The conventional switching controller 100 a further comprises a light-load detector 300 to receive the voltage-loop error signal VEA and the pulse signal PLS to generate a power-saving signal SE. The light-load detector 300 has a hysteresis characteristic with an upper threshold VTH(H) and a lower threshold VTH(L). Once the voltage-loop error signal VEA is lower than the lower threshold VTH(L), a light-load condition of the load will be detected. The power-saving signal SE is enabled when the light-load detector 300 detects the light-load condition. The switch 261 is controlled by the power-saving signal SE. Under normal/heavy load conditions, the power-saving signal SE is disabled, and the bulk voltage VBULK is regulated at a first level VBULK1 (as shown in FIG. 3) in response to the voltage-loop error signal VEA. As the light-load condition is detected by the light-load detector 300, the power-saving signal SE is enabled to turn on the switch 261. The current source 260 provides a programming current IQ toward the voltage divider 50. The increased feedback voltage VFB at the negative input terminal of the voltage-loop error amplifier 200 regulates the bulk voltage VBULK from the first level VBULK1 toward a second level VBULK2 (as shown in FIG. 3). As the load increases to the normal/heavy load condition, the power-saving signal SE is disabled to turn off the switch 261, and the programming current IQ is terminated in response thereto. The feedback voltage VFB at the negative input terminal of the voltage-loop error amplifier 200 is therefore decreased to regulate the bulk voltage VBULK from the second level VBULK2 toward the first level VBULK1 again (as shown in FIG. 3).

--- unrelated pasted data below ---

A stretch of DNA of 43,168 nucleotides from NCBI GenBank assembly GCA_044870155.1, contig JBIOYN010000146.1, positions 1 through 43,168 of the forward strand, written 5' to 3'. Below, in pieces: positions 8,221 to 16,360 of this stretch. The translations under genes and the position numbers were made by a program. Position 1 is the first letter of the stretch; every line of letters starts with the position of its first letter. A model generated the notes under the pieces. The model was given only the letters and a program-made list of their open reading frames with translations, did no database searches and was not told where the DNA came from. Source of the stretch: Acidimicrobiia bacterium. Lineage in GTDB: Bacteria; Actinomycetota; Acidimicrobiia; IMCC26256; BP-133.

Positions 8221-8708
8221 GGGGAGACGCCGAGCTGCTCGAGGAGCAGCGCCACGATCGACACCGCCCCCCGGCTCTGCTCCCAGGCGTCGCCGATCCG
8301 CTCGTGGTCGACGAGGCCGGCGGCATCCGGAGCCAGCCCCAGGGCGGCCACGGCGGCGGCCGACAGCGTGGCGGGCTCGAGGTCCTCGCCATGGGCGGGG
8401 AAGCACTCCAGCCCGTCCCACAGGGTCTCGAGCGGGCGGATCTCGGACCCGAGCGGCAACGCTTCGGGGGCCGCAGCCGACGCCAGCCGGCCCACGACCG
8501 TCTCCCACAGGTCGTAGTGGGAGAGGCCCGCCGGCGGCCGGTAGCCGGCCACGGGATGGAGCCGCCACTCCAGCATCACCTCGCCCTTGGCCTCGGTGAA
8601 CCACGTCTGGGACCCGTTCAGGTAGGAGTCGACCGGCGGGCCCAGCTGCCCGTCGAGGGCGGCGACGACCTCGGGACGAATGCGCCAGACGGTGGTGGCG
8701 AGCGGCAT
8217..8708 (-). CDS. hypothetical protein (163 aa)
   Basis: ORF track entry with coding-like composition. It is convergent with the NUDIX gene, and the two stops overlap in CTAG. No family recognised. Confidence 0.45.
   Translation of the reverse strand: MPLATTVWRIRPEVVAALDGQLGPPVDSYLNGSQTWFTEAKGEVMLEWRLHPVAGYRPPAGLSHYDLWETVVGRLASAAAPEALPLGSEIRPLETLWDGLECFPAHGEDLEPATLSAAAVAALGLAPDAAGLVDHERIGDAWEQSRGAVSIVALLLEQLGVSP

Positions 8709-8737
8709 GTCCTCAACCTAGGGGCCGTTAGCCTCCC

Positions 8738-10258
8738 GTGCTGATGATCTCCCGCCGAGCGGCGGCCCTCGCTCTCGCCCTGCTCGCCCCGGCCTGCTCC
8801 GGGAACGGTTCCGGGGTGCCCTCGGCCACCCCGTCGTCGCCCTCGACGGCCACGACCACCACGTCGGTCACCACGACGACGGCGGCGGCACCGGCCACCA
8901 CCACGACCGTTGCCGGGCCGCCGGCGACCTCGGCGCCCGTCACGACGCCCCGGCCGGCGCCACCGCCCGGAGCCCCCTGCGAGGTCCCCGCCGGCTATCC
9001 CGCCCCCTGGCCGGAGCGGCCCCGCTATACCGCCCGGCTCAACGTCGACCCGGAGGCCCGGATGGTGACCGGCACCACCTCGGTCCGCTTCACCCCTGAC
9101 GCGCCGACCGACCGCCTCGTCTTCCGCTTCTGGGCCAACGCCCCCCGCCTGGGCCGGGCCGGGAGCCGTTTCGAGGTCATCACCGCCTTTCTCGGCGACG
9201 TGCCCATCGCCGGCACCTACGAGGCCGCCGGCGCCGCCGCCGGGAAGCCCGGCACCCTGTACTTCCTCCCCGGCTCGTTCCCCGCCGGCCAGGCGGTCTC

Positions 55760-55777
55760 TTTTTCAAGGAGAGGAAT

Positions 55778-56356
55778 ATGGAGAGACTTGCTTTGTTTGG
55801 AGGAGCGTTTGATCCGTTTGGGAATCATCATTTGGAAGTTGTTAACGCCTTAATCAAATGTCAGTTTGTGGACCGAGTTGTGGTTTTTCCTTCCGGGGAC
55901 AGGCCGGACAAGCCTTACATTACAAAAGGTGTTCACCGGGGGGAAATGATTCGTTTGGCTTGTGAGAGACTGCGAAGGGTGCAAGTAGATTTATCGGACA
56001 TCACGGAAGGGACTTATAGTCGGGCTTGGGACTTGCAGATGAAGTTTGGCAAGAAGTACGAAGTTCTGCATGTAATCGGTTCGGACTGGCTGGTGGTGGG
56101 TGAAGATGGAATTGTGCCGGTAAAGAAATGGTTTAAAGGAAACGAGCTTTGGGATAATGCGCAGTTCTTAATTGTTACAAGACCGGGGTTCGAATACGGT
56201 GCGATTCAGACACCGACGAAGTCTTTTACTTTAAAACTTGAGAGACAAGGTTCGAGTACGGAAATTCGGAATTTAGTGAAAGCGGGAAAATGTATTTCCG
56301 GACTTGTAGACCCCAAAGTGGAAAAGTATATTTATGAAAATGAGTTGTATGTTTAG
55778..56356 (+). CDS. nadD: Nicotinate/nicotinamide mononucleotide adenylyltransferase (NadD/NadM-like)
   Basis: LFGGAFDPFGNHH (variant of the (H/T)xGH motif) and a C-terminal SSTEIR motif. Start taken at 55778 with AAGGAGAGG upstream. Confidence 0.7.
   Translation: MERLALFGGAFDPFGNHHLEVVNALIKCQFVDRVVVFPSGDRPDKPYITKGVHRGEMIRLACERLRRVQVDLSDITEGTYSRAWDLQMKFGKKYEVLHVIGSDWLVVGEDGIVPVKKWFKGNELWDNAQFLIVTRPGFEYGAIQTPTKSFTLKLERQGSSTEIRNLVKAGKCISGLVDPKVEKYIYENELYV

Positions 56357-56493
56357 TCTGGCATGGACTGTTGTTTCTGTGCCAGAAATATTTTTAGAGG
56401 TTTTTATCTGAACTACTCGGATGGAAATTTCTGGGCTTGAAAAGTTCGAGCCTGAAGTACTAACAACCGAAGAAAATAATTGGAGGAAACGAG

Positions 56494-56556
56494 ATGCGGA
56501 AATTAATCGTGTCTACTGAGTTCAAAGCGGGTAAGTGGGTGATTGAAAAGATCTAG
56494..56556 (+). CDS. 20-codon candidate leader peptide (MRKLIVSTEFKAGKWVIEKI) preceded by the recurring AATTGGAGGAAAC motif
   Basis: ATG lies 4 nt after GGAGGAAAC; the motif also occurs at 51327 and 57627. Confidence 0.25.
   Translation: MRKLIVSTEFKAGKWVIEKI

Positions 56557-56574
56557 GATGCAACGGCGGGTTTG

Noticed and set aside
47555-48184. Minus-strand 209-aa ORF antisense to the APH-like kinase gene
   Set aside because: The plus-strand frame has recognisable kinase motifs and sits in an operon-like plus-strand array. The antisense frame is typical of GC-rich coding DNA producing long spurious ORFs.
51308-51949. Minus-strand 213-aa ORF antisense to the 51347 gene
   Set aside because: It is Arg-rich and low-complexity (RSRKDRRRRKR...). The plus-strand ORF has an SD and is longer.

However, voltage undershooting occurs as shown in dotted circles W and X of FIG. 3. A first voltage undershooting (in the dotted circle W) occurs at the transient that the bulk voltage VBULK decreases to arrive at the second level VBULK2 from the first level VBULK1. A second voltage undershooting (in the dotted circle X) occurs at the transient that the bulk voltage VBULK starts to increase toward the first level VBULK1 from the second level VBULK2.